• The Parish Churches and Nonconformist Chapels of Wales, vol I Cardiganshire, Carmarthenshire and Pembrokeshire by Bert Rawlins (1989) Out of date and print


See Nonconformist marriages on this site

(Content last reviewed 7 Sept 2011 - Gareth H)


The Bible Christian Church was a Methodist church which in 1907 in England was amalgamated with the United Methodist Free Churches and the Methodist New Connexion, to form the United Methodist Church, then in 1932 merged into the Methodist Church.
See also Bible Christian Church on the Wikipedia site


Huguenots were French Protestants, c 60,000 came to England c1685 after the Revocation of the Edict of Nantes. Most formed settlements in London, none in Wales.

The Huguenots were Calvinists and organised in the style of the Presbyterians.

The Huguenot Library is at University College, Gower St, London, WC1E 6BT.

Further reading; Huguenot Heritage; the History and Contribution of the Huguenots in Britain, R D Gwynn 1985


Although Jewish merchants could be found here before the Commonwealth period, the Jewish community has only existed officially in Britain since 1656 when Oliver Cromwell gave permission for Jews to live here. Although tracing Jewish ancestry has similar problems to any FH research , there is a wealth of extant records available.

There was an influx of Jews from Europe in the late C18, mainly peddlers, jewellers and craftsmen e.g tailors. Although they could settle here and worship within their own faith without fear of persecution, they had few civil rights. They could marry in a synogogue after the 1752 Hardwicke Act.

In the 1880s , to escape persecution, there was mass emmigration of Jews from Poland and Russsia and many found their way here, some going on to North America.

By c 1910 the number of Jews settled in London's East End was c 125,000, initially wanting to live there amongst fellow Jews but in time moving out to suburbs such as Golders Green and Stanmore. At this time there were also flourishing Jewish communities in other UK cities such as Manchester, Leeds and Glasgow.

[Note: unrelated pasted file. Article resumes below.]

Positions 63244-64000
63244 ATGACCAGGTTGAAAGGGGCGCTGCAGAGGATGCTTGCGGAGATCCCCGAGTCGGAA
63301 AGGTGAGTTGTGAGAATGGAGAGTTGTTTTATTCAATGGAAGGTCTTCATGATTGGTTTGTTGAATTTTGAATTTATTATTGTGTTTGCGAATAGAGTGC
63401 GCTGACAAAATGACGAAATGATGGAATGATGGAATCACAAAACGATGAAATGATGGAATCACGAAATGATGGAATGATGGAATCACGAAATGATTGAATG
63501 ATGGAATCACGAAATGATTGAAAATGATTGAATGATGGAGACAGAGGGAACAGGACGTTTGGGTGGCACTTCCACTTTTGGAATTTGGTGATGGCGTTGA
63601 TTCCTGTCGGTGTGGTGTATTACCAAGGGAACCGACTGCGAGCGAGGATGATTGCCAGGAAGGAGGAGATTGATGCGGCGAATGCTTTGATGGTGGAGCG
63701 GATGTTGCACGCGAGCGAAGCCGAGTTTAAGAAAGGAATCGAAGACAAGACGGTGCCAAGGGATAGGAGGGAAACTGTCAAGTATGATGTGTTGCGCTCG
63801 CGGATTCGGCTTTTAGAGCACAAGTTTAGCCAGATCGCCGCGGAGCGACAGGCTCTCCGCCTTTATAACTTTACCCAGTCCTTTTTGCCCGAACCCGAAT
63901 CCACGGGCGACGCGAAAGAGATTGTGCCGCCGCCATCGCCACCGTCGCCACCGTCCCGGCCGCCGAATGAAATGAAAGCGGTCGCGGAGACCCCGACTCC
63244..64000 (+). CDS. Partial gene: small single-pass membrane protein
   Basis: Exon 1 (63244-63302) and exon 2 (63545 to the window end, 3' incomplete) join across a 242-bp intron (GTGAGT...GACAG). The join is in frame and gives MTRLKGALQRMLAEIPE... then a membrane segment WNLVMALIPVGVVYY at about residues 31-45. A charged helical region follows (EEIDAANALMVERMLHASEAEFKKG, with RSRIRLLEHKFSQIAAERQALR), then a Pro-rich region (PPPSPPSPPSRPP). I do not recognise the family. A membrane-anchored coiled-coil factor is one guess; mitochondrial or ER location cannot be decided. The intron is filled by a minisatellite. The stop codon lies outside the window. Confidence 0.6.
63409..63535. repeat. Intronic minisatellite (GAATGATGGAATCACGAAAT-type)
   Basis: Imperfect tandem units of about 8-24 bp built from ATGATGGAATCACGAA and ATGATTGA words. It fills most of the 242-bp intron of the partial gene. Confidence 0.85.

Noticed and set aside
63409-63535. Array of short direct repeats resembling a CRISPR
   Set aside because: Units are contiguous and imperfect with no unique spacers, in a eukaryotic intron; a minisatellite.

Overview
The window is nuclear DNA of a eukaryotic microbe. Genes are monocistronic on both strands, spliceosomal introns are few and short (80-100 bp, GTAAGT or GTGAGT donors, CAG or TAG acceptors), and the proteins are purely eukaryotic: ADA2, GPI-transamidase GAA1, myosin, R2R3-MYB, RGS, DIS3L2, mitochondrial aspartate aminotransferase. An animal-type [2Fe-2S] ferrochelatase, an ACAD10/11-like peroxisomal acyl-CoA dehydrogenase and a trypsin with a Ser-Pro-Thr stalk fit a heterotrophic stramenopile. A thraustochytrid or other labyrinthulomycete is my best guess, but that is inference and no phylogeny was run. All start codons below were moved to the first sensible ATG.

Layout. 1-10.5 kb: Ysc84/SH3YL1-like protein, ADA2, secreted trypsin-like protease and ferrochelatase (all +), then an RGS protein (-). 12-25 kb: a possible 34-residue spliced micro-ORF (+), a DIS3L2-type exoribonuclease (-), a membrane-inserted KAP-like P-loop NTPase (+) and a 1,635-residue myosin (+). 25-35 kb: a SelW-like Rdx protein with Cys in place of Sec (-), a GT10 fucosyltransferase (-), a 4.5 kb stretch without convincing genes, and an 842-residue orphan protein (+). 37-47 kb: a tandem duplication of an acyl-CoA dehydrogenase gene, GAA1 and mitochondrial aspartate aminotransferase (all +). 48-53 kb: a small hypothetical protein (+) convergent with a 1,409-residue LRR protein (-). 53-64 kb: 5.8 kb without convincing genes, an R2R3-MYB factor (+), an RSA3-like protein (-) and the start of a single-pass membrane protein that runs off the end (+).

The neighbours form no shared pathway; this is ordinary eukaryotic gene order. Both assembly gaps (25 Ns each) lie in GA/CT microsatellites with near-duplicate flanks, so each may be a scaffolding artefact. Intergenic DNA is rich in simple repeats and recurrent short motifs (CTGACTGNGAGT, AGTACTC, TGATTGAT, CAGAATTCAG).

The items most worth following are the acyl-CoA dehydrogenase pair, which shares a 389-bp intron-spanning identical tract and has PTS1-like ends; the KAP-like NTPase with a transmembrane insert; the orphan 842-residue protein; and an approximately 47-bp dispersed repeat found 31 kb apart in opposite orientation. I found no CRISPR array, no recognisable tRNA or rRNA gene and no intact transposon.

There was yet another major influx in the 1930/40 period, this time escaping persecution in Germany, Czechoslavakia and Austria.

In research terms, the Jewish family historian comes up against similar problems to those struggling with Welsh patronymics and a small stock of common surnames.

Two useful looking books for beginners ;

  • My Ancestors were Jewish, How can I find out more about them by Isobel Mordy, SOG, 1995.
  • Jewish Ancestors ? A Beginner's Guide to Jewish Genealogy in Great Britain, Jewish Genealogical Society of Great Britain, 2000

Related web sites;

Jewish Chronicle https://www.thejc.com/

JewishGen UK Database https://www.jewishgen.org/databases/uk/ A database of Jewish names - marriages, censuses etc


An ancient borough was a town run by a corporation and which had certain privileges conferred on it by a Royal Charter or by Statute. These privileges might have included a degree of exemption from the county's jurisdiction; the right to hold fairs and markets; and the right to separate parliamentary representation.

An example is the town and borough of Pembroke described as follows in Samuel Lewis' Topographical Dictionary of Wales (1833);-

"The inhabitants of Pembroke received their first charter of incorporation from Gilbert Strongbow, Earl of Pembroke, in the reign of Stephen; but the earliest of which any record is preserved they obtained in the reign of John: various others have been granted to them by succeeding sovereigns..........."

Another excerpt from the same source relates to the borough of Tenby;-

"The inhabitants were first incorporated by William de Valence ...............this nobleman's charter, ordaining that the burgesses should choose annually from among themselves two portreeves, and that they should have free common over all his lands from mowing and reaping times until the Feast of the Purification, is still extant .......... Henry IV., by charter granted in the year 1402, first vested the government in a mayor and two bailiffs, to be elected annually. Elizabeth, in the 23rd of her reign, confirmed all preceding charters, and incorporated the inhabitants under the designation of "the mayor, bailiffs, and burgesses of the borough of Tenby...................."

It is no coincidence that both these above places are in Pembrokeshire, it was a feature of the Norman occupation of the coastal band of the county that boroughs were created in strategic places in conjunction with the building of castles.

Another example is Caernarvon in CAE - also from Samuel Lewis' Topographical Dictionary of Wales (1833)